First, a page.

Okay, let's see, we've had ZOMBIE ISLAND MASSACRE and SCOOBY-DOO ON ZOMBIE ISLAND, and now we've got plain ol' ZOMBIE ISLAND, a short from writer/director Bill Whirity. While this 2005 film isn't bad by any means--at least, not on a technical level--it's a bit too shallow and underdeveloped to be a truly satisfying experience.
On the advice of a grizzled barfly (AMERICAN MOVIE's Mark Borchardt), three American twenty-somethings embark on a zombie hunting trip in the Canadian wilderness. (Personally, I'd have rather watched a movie about the travel agency that puts together zombie-hunting packages.) Woefully lacking in supplies, the guys decide to split up--yeah, that's a good idea on an island populated with the living dead--to see who can bag the most zombies. As I'm sure you can guess, things don't turn out as planned.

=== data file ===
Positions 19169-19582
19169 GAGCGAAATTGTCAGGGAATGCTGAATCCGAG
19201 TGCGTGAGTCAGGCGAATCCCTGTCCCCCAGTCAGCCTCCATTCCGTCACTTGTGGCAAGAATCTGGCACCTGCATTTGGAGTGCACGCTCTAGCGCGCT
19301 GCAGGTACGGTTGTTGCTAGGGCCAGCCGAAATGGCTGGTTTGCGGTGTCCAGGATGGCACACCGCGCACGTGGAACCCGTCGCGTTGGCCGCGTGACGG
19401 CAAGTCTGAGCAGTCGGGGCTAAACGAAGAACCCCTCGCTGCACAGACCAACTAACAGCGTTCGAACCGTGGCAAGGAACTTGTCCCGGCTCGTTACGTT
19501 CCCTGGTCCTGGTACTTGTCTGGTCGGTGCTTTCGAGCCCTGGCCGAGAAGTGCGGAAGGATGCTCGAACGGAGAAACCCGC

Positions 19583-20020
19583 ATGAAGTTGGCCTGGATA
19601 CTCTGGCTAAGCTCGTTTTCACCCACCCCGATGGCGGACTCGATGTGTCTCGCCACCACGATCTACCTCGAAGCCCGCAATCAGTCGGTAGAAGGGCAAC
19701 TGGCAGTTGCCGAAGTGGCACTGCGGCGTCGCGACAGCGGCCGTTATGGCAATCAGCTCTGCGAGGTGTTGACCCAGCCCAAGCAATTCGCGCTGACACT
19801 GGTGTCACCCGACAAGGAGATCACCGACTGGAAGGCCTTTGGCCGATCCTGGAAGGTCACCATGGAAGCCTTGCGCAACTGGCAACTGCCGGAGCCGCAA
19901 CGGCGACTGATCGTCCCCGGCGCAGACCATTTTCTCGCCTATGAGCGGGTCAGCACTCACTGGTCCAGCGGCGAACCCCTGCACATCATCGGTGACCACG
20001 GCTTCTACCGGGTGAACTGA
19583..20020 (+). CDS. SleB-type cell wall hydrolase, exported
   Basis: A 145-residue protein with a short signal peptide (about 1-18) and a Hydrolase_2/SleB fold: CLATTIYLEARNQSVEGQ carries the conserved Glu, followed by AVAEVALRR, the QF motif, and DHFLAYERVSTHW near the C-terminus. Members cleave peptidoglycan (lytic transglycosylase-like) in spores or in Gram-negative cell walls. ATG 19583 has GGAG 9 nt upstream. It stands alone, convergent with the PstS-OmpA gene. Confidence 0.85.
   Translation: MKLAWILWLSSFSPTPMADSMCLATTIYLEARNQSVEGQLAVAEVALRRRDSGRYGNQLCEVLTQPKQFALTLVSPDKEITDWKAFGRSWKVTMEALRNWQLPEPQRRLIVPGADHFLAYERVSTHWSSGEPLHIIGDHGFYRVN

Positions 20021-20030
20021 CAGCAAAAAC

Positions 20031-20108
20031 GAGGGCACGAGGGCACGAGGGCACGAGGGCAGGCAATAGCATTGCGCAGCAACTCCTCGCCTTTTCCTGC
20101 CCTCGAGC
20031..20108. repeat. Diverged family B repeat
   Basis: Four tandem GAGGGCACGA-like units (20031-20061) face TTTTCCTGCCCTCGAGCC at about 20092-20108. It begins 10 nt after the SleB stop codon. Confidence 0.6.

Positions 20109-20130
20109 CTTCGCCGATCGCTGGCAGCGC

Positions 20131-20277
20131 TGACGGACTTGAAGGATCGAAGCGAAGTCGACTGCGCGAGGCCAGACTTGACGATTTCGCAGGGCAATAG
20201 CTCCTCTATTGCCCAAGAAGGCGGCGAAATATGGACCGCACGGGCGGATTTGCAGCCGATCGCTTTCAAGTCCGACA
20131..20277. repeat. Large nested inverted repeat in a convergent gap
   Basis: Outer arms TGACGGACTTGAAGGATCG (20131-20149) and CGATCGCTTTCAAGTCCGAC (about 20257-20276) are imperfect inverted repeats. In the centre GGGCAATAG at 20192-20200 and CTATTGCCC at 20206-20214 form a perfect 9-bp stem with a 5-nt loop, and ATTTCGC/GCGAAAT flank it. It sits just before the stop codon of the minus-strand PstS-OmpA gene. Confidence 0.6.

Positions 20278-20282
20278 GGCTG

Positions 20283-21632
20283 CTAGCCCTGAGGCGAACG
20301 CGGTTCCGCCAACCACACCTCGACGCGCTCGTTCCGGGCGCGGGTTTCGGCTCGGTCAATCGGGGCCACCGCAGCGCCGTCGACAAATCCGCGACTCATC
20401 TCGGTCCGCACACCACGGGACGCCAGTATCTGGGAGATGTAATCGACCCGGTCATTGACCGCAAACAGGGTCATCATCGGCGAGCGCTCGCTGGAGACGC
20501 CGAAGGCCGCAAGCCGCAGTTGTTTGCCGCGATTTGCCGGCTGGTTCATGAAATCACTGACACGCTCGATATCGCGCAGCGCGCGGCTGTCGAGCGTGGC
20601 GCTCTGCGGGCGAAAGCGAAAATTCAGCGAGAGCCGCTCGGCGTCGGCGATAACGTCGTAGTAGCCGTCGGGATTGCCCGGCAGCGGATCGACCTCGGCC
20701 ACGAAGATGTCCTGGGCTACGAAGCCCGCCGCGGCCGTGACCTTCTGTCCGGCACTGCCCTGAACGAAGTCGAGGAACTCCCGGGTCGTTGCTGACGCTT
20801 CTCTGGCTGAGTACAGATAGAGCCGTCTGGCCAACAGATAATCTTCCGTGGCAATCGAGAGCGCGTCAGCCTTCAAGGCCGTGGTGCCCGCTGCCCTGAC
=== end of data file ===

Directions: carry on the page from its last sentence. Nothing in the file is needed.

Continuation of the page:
Whirity has a decent directorial eye, capturing the bleakness of the surroundings (even if he ignores much of its potential). He does resort to a few visual tricks, such as a brief black-and-white sequence with highlighted colors, that aren't exactly fresh, but doesn't bog the film down with them. His greater weakness is storytelling, failing to give his story much depth; in addition to being a people-meet-zombies-and-die story, the action unfolds in an arbitrary fashion, as if it were time for zombies to attack rather than the events emerging naturally from the narrative. I know, it's a short film, but most of the zombie scenes have a gratuitous feel to them. (There's also the minor of issue of the film not being terribly funny, which shouldn't be a problem except it's described as a horror-comedy; at least it's not aggressively unfunny like so many others are.)
ZOMBIE ISLAND has little to distinguish itself from other living dead shorts (it also names its characters after cult horror directors--Sam, George, Lloyd (Kaufman), etc.; I'm all for fan-love, but it's starting to get tiresome). Zombie-film completists may feel obliged to see it, but there are more rewarding short films out there.